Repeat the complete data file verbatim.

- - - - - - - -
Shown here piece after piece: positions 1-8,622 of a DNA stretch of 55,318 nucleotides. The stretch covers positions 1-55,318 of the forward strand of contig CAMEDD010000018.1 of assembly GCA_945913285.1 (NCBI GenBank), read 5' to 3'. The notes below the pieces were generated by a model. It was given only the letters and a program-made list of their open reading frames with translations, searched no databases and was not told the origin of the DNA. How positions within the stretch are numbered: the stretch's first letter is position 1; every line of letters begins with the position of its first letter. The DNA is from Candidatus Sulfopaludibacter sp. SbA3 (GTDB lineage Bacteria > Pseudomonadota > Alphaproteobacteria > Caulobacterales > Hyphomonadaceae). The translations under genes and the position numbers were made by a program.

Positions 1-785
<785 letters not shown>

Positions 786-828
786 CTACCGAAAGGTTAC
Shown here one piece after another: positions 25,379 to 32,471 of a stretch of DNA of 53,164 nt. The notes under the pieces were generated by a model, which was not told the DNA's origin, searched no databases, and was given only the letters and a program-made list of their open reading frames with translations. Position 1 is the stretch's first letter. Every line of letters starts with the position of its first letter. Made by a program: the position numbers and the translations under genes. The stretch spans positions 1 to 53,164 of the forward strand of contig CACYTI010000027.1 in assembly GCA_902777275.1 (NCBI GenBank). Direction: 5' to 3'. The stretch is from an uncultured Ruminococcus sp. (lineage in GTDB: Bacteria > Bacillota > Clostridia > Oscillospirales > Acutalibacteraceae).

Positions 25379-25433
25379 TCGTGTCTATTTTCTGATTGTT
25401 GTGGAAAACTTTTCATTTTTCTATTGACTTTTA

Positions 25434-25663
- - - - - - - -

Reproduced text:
Shown here piece after piece: positions 1-8,622 of a DNA stretch of 55,318 nucleotides. The stretch covers positions 1-55,318 of the forward strand of contig CAMEDD010000018.1 of assembly GCA_945913285.1 (NCBI GenBank), read 5' to 3'. The notes below the pieces were generated by a model. It was given only the letters and a program-made list of their open reading frames with translations, searched no databases and was not told the origin of the DNA. How positions within the stretch are numbered: the stretch's first letter is position 1; every line of letters begins with the position of its first letter. The DNA is from Candidatus Sulfopaludibacter sp. SbA3 (GTDB lineage Bacteria > Pseudomonadota > Alphaproteobacteria > Caulobacterales > Hyphomonadaceae). The translations under genes and the position numbers were made by a program.

Positions 1-785
<785 letters not shown>

Positions 786-828
786 CTACCGAAAGGTTAC
Shown here one piece after another: positions 25,379 to 32,471 of a stretch of DNA of 53,164 nt. The notes under the pieces were generated by a model, which was not told the DNA's origin, searched no databases, and was given only the letters and a program-made list of their open reading frames with translations. Position 1 is the stretch's first letter. Every line of letters starts with the position of its first letter. Made by a program: the position numbers and the translations under genes. The stretch spans positions 1 to 53,164 of the forward strand of contig CACYTI010000027.1 in assembly GCA_902777275.1 (NCBI GenBank). Direction: 5' to 3'. The stretch is from an uncultured Ruminococcus sp. (lineage in GTDB: Bacteria > Bacillota > Clostridia > Oscillospirales > Acutalibacteraceae).

Positions 25379-25433
25379 TCGTGTCTATTTTCTGATTGTT
25401 GTGGAAAACTTTTCATTTTTCTATTGACTTTTA

Positions 25434-25663